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DAVIS COLUMN: Hunters, other gatherers are all in

DAVIS COLUMN: Hunters, other gatherers are all in

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Outdoor enticements continue to occupy our schedules, and there are more to come.

The outdoor season has appeared.

Ruffed grouse (Zone A), cottontail rabbit (north), turkey, deer, crow, squirrel and some bear pursuits are fair game this weekend.

Woodcock, youth and regular duck seasons, pheasants, and some specialty hunts require waiting. No sharptail grouse permits were issued, and spruce grouse continue to be off limits.

Fall’s quiet performances are playing, too, as color pursuits highlight, rural urges become automatic and new energy comes to harvest hickory, walnuts, grapes, elderberries and prairie seeds.

The newly designed Department of Natural Resources fall forecast is a great place to begin preparation, either with a printed copy off the DNR web page or reading population data on the screen.

The five-section pamphlet covers deer (26 pages); black bear (two pages); furbearers, (4); migratory birds (4); and upland animals (4) throughout the state.

The new forecast format includes mostly two column pages, color photographs, season dates, breakouts and changes for 2020.

Pheasant stocking, a new grouse boundary zone, disease updates for deer and grouse, dove and woodcock as well as waterfowl information, maps, registration and sampling when required, and contact information for DNR biologists are all in.

Paired with the new format 2020 hunting regulations pamphlet, hunters should be ready to step out the cabin door or travel farther.

Unlike the regulations, the forecast is not available in printed form but can be home-printed.

Both pamphlets contain useful information for non-hunters, too, who prefer to gather their animals on videos, digital cameras or simply observe from a blind or vehicle seat.

While most animal registration, if required, is done online, there are some drop points and in-person registration stations worthy of a stop and talk, including the hook and line sturgeon fishing now in progress, mainly along the Wisconsin River.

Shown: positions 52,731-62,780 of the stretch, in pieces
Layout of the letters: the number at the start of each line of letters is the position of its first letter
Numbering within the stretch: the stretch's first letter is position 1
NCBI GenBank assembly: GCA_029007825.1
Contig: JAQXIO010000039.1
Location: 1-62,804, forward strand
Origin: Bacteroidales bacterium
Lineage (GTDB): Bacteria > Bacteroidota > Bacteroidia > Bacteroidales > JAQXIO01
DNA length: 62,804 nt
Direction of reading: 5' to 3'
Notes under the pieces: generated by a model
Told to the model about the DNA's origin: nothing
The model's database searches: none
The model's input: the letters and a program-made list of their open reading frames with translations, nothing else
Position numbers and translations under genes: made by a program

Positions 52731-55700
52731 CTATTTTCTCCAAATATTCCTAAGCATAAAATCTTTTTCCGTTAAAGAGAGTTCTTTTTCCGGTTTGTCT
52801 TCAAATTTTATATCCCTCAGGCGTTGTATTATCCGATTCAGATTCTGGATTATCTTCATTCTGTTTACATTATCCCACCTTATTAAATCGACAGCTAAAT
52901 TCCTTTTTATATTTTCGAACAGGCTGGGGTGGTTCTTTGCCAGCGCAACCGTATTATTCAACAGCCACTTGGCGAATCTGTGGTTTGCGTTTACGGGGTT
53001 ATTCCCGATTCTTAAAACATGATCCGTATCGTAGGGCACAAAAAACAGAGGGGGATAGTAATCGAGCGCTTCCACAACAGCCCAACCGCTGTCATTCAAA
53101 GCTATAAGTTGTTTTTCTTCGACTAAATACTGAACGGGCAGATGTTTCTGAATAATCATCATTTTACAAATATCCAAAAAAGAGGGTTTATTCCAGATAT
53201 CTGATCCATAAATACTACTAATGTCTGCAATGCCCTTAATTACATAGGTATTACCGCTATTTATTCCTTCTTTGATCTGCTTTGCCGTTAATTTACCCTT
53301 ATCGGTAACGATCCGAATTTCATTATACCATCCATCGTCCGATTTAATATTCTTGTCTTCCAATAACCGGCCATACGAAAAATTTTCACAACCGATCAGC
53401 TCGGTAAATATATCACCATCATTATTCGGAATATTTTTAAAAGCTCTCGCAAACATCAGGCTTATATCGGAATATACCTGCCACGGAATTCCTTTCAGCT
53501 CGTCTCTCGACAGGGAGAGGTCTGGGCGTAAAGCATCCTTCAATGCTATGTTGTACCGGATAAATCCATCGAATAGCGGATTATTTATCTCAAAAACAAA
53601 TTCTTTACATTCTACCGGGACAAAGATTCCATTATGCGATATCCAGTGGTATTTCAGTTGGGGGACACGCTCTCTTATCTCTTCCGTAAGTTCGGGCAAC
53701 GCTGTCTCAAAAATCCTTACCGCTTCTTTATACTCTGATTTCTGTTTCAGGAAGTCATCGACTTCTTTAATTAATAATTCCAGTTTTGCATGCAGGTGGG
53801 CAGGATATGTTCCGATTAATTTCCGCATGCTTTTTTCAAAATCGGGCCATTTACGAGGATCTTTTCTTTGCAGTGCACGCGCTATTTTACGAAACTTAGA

Many hunters continue to support food donation programs. This will continue and some may be expanded due in part to assist those who simply want to try venison and look to hunters to provide the meat.

Mourning dove, teal and Canada goose hunters have been pursuing game since Sept. 1. Teal season closed Sept. 9 and the early Canada goose season ends Sept. 15. Success has been average or better.

Wisconsin’s inland trout season continues through Oct. 15.

Archers are likely to still see a few spotted fawns as well as any bucks still in velvet.

Collared deer, primarily in Dane, Grant and Iowa counties, are legal with a regular authorization. Contract information for dealing with data collection from the carcass is printed on the collar and ear tags.

While most bucks have shed the antler velvet, they continue to rub on objects, including young shrubs and saplings. A few steel fence posts placed near the tree is one way to afford the plant some bark protection.

Ginseng diggers have been out looking since Sept. 1 and continue to anticipate receiving about $145 a pound, or a touch more, for green roots. Be aware of the rules, follow them, and respect landowners’ properties. No digging on state and federal lands, either. License sales are up this year. Plant maturity, and beyond, is highly variable with Wisconsin’s state herb.

Some timber rattlesnakes continue to be seen, especially females sunning on flat rocks. Do not harass them, but simply be content to watch “paint dry.”

Elderberries and wild grapes are ripening, unless wildlife has already found nature’s wild vineyard. A few edible mushrooms, chicken-of-the-woods and hen-of-the-woods, are still showing up. Recent rains will help. September is national mushroom month, set aside to enjoy wild mycology specimens and to collect some.

Doug Williams of Portage and Don Martin of Monroe, continue to stress buying, fixing, and ordering early these seasons. “Some bow strings are taking 2-3 weeks to be shipped, if then,” reports Williams at D.W. Sports Center.

“Suppliers seem to be out of everything,” Martin said. “Hunting and fishing supplies.”

Implements, too, including chain saws, parts, and ATVs and UTVs are not immediately abundant.

Plan ahead, they recommend, and try not to blame the sales clerk for our tardiness.

In addition to buying early, there are signs of an early fall with blackbirds flocking and mourning doves migrating. Colors on individual plants and plant parts, leaf drop, and food hoarding have already begun.

In general, all fishing has been good, Williams reports.

It’s not too early to be planning the gun deer season. Maybe this is the year to purchase the license a week earlier. Get ready and be ready.

Contact Jerry Davis, a freelance writer, at sivadjam@mhtc.net or 608-924-1112.

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